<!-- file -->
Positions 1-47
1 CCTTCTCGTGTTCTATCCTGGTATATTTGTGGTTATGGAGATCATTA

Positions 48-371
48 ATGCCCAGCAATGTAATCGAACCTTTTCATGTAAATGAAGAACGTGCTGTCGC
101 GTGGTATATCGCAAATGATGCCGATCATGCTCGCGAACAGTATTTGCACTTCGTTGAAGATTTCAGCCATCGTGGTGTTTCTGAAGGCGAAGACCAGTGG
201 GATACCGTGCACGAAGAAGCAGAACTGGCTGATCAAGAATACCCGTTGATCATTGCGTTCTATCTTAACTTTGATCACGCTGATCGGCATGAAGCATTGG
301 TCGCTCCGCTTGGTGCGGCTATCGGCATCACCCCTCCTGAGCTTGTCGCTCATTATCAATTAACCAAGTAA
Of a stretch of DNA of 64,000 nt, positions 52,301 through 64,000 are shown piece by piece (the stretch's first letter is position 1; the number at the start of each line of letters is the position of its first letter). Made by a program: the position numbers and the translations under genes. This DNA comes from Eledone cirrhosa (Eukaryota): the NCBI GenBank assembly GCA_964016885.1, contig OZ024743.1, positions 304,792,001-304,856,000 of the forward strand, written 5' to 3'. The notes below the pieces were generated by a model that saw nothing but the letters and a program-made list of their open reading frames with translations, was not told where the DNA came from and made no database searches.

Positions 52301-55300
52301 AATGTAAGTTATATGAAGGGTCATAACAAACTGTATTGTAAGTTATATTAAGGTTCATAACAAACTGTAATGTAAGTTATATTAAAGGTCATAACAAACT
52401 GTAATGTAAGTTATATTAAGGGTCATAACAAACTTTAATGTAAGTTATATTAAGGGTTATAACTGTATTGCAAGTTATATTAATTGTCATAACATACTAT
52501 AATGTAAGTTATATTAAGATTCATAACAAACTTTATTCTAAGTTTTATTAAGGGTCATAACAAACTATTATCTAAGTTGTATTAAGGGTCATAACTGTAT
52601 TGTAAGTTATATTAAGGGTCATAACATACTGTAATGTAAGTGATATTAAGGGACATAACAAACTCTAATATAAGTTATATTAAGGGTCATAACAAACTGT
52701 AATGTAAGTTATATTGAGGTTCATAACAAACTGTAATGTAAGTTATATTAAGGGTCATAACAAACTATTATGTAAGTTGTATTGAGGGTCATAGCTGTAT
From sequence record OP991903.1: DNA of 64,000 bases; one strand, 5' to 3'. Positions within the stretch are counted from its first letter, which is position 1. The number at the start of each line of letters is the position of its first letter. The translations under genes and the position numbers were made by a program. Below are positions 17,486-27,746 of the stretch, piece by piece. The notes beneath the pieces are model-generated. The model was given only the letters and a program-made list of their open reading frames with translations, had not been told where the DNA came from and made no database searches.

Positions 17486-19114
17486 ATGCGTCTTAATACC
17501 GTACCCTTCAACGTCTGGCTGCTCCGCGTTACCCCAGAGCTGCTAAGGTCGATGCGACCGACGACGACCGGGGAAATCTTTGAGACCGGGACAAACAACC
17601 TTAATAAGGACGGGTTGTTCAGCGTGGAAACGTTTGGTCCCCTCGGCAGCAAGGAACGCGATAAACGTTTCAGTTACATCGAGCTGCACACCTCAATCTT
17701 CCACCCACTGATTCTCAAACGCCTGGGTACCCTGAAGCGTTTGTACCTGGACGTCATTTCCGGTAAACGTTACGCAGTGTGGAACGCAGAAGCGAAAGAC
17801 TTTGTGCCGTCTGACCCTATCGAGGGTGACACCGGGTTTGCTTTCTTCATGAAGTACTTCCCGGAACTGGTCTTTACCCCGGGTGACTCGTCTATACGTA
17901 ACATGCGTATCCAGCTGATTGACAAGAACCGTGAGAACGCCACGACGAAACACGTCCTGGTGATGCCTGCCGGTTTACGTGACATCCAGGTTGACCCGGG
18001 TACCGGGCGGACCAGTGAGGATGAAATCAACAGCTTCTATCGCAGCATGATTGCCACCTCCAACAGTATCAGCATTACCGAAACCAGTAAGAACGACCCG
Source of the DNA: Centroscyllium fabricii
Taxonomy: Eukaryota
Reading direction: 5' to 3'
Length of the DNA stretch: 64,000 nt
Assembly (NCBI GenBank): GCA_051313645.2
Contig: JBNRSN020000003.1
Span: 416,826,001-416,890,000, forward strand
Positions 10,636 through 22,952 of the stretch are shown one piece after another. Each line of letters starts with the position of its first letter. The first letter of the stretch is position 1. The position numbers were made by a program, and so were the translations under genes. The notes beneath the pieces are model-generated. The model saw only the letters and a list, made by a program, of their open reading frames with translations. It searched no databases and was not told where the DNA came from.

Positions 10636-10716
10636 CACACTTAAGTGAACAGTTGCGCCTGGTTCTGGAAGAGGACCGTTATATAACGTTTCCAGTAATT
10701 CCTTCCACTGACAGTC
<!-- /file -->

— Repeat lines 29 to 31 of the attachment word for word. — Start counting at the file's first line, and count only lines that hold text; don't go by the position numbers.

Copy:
Contig: JBNRSN020000003.1
Span: 416,826,001-416,890,000, forward strand
Positions 10,636 through 22,952 of the stretch are shown one piece after another. Each line of letters starts with the position of its first letter. The first letter of the stretch is position 1. The position numbers were made by a program, and so were the translations under genes. The notes beneath the pieces are model-generated. The model saw only the letters and a list, made by a program, of their open reading frames with translations. It searched no databases and was not told where the DNA came from.